There’s no fire and brim­stone but the fourth hole at the Banff Springs Golf Course is called Devil’s Caul­dron for a rea­son.

It re­mains one of the most cel­e­brated holes in the game, and one that Golf Magazine named among the world’s top 18. It may be only a short par three but the devil is in the de­tail.

Golf course de­signer Stan­ley Thompson (whose ge­nius is wor­shipped and his legacy pre­served through The Stan­ley Thompson So­ci­ety) is quoted as say­ing of the hole: “I was com­mis­sioned to build the last word on golf.”

And there’s no doubt many end up curs­ing that “last word”.

Step up to the el­e­vated tee po­si­tion – as thou­sands of golfers from all over the world have done over the past 90 years, and sur­vey what lies in wait: 165 yards ( just un­der 151m) from the men’s mark­ers to the flag, bunkers left and right, part of a glacial lake just short of the green and the im­pos­ing Mount Run­dle cliff face to the right.

Any­thing can go wrong and even a good shot may not tri­umph, come judg­ment day.

A miss-hit off the tee at the Devil’s Caul­dron and you’ll find yourself in a big pot of trou­ble and mis­ery – land­ing “in the soup” or cook­ing your goose in a well-chis­elled bunker.

And the green is like a bowl so fall short and you’ll get your just desserts.

If the wind is blow­ing, all hell could break loose.

It’s dev­il­ish fun try­ing to tame the wildly imag­i­na­tive beast of a hole.

For a first-timer to the course in Canada’s majestic Al­berta Prov­ince, there was noth­ing more spir­i­tu­ally up­lift­ing for my golfer hus­band than to hit a sweet tee shot with an eight iron, reach­ing the green on the full, and land­ing within a me­tre of the Devil’s Caul­dron pin.

Quite a thrill and al­most in it­self worth com­ing half­way around the globe to en­joy a morn­ing round of 18 holes on this el­e­gant course.

Most peo­ple travel to Banff to ex­pe­ri­ence the Canadian Rockies in all their glory, sum­mer and win­ter, or to ex­pe­ri­ence its un­ri­valled ski­ing.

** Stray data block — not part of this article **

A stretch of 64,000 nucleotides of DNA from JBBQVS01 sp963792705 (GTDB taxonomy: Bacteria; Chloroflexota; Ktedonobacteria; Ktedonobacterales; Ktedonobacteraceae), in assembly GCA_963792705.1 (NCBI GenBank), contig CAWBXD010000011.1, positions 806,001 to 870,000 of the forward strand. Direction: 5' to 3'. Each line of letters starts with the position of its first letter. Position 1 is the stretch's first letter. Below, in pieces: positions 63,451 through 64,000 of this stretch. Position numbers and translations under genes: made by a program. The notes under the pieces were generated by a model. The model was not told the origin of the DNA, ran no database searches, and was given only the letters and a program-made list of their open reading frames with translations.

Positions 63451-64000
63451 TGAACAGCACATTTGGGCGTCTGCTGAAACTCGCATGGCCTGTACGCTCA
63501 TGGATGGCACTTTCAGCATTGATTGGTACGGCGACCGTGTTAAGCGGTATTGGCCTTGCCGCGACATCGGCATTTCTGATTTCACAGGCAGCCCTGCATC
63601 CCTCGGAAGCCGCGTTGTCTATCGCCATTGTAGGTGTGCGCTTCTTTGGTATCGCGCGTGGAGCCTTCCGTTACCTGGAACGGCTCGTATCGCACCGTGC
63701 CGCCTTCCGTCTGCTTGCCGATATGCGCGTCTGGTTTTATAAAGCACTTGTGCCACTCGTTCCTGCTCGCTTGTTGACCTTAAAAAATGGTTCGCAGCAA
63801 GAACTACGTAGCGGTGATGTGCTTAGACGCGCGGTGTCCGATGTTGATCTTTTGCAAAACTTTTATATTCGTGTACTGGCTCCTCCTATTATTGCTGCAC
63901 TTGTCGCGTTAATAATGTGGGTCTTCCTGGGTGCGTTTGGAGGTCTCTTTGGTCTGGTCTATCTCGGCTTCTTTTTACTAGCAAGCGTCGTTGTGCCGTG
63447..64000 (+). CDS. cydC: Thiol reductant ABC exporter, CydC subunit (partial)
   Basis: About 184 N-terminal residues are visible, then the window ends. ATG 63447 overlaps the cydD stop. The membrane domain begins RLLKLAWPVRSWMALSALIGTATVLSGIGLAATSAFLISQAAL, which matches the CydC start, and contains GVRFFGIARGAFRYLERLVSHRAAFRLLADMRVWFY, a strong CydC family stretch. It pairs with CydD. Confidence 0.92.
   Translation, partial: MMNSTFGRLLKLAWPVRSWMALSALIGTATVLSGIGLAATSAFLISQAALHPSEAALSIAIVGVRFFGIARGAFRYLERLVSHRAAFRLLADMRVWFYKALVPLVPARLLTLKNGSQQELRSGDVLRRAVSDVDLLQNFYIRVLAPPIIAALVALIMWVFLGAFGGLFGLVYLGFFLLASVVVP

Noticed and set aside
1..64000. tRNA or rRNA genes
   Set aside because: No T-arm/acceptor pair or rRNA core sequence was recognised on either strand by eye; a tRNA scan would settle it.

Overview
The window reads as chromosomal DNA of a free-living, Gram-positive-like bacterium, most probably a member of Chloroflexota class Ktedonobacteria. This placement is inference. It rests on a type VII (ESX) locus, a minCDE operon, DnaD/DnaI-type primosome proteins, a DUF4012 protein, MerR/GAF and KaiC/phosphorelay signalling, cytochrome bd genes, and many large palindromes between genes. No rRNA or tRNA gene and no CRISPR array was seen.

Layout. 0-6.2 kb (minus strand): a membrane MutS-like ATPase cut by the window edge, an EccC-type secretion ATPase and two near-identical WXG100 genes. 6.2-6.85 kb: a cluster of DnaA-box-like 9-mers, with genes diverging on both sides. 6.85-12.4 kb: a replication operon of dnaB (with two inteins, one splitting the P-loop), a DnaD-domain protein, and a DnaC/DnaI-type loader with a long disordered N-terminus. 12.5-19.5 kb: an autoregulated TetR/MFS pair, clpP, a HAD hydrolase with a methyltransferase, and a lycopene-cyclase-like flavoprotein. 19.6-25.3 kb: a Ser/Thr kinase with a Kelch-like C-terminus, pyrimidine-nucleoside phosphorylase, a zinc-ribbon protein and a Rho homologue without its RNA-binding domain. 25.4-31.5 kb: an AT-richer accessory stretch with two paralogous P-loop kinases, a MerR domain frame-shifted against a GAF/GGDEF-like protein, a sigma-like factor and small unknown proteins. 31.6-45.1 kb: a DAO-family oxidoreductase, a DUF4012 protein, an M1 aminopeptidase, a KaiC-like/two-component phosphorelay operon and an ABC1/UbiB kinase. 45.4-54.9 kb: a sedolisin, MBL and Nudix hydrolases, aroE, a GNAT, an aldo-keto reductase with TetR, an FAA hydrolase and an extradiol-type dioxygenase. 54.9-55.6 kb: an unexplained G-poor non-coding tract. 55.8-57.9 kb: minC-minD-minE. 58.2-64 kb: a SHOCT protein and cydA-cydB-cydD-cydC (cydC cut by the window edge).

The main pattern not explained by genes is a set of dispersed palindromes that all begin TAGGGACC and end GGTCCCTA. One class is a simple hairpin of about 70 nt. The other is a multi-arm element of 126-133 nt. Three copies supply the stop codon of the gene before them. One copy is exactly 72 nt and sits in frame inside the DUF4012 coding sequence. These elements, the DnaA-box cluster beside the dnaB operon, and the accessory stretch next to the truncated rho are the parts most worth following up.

Vis­it­ing bucket-list des­ti­na­tions such as Lake Louise, Mo­raine Lake and Peyto Lake along the Ice­fields Park­way road trip also is high on their pri­or­i­ties.

Not us. This friendly game of golf was the first thing we booked in Banff on our first trip to Canada – de­spite the cost be­ing al­most a third of a year’s golf club mem­ber­ship fees back home.

But the Fairmont Banff Springs Golf Course is con­sid­ered among the most scenic in the world – the Canadian Rockies in mi­cro­cosm.

The beauty of the 27-hole cham­pi­onship lay­out (the 18-hole Stan­ley Thompson course and nine-hole Tun­nel Moun­tain course) is in its chal­leng­ing dis­trac­tions.

Look left, right, in front and be­hind on any hole and the jaw-drop­ping panora­mas are ev­ery­where. No mat­ter how bad a game you have, the scenery is your con­so­la­tion prize as you drive around in the golf buggy be­side the rapidly flow­ing Bow River or look up to the heav­ens as the me­dieval-like “Cas­tle of the Rockies” – the Fairmont Banff Springs Ho­tel – comes into view on the back nine.

While Aus­tralian golfers may be used to wild an­i­mals of the duck, snake and kan­ga­roo va­ri­ety, here cari­bou, moose and bull elk – even griz­zly bears – can be spot­ted in the trees or closer to the fair­ways, not to men­tion the cute prairie dogs: a type of ground squir­rel which seem very fam­ily-ori­ented and love to stick their head up like meerkats in grass around the greens.

So Devil’s Caul­dron be damned. If there is a golf heaven, this is surely it.

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